Circumstance: Law of Cause and Effect

Who or what is responsible for circumstance?

Is it as simple as scientists believe – a cause is followed by an effect? As a science teacher I stressed the law of cause and effect. I loved “If … then” statements. For example, if you apply more force, then the object will move faster. Experimental science is based on this principle.

Ordinary experience also follows this principle. If your parents were well-to-do, then you will have a comfortable life; if your parents lived in poverty, then you will live in poverty … that is, unless you do something to change what is bound to happen because of this universal principle. You have to force a new “If … then” statement into your sequence of experiences.

Obvious examples where life’s outcomes or effects can be  traced back to irrefutable specific choices or causes are:

  • overeating leads to being overweight or obese;
  • too much alcohol results in liver disease;
  • spending more than you earn will bankrupt you; and 
  • spending little time caring about others leaves you without close relationships.

Sometimes the originating cause may be difficult to determine. It’s not enough to say it’s fate or destiny since that leads to wondering about what or who decided on that fate or destiny. Some circumstances leave us pondering if there is a God, spirit or higher rationale that we are unable to understand.

If you strictly follow the Law of Cause and Effect you arrive at the conclusion that whatever is or happens was meant to be or happen. Let me say that again:

“Whatever is or happens was meant to be or happen.”

Since there was a cause that created the effect, the effect was meant to happen.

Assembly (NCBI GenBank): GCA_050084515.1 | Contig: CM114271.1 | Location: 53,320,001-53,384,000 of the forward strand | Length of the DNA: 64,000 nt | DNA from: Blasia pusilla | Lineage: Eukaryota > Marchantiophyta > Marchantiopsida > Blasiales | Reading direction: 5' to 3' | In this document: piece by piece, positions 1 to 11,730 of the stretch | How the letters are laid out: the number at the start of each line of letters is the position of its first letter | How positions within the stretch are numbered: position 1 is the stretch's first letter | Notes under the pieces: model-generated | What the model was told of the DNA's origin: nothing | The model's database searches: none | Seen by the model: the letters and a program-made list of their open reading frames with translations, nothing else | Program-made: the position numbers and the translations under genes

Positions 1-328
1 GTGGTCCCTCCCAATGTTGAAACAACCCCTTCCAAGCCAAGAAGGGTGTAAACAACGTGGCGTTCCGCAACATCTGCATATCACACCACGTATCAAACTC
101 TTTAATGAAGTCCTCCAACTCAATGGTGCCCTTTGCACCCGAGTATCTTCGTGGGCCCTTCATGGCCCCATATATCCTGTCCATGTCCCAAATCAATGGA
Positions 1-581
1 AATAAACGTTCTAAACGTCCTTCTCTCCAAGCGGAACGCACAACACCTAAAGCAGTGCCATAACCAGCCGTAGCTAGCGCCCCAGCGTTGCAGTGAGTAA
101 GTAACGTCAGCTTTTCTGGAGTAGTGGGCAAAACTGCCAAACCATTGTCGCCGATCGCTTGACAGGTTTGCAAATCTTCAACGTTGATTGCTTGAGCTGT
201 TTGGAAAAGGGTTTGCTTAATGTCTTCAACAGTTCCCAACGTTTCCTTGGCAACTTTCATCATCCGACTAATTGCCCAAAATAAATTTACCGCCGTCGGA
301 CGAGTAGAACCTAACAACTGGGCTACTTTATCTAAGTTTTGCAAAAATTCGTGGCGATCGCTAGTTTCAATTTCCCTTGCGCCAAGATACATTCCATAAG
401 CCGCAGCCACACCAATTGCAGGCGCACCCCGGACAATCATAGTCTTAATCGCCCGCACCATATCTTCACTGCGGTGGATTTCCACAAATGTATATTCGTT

If we look at inanimate objects, this seems to be true. Think about your car door. It was meant to be opened. When you grasp the handle to open the door or press the “open” button on your keyless remote device, you are the cause.

If we extend this relationship to human behaviour, the effects in our lives are meant to be. But, who or what is responsible for the cause that preceded these effects? Ultimately it’s you! Even though others may have been involved, as causes, you eventually had to choose how to respond. Your choices determine your experiences.

Assuming you have goals, your choices will move you toward your expectations or away from them. When you act with the end in mind, you initiate the “cause” that leads to the desired “effect”. If the effect does not occur, then either you did not initiate the appropriate cause or there is another circumstance (cause), or more, occurring as well.

Your choices determine your experiences. If you want different experiences, choices must be made that cause you to change. The changes will require you to develop new habits and skills, which is easier said than done. What about motivation? How will you overcome your inertia and resistance to change? Will your beliefs, value and priorities have to change as well? There could be a need to develop a new consciousness – or does it start there?

You must take personal responsibility.

You cannot change the circumstances, the seasons, or the wind, but you can change yourself.

That is something you have charge of.


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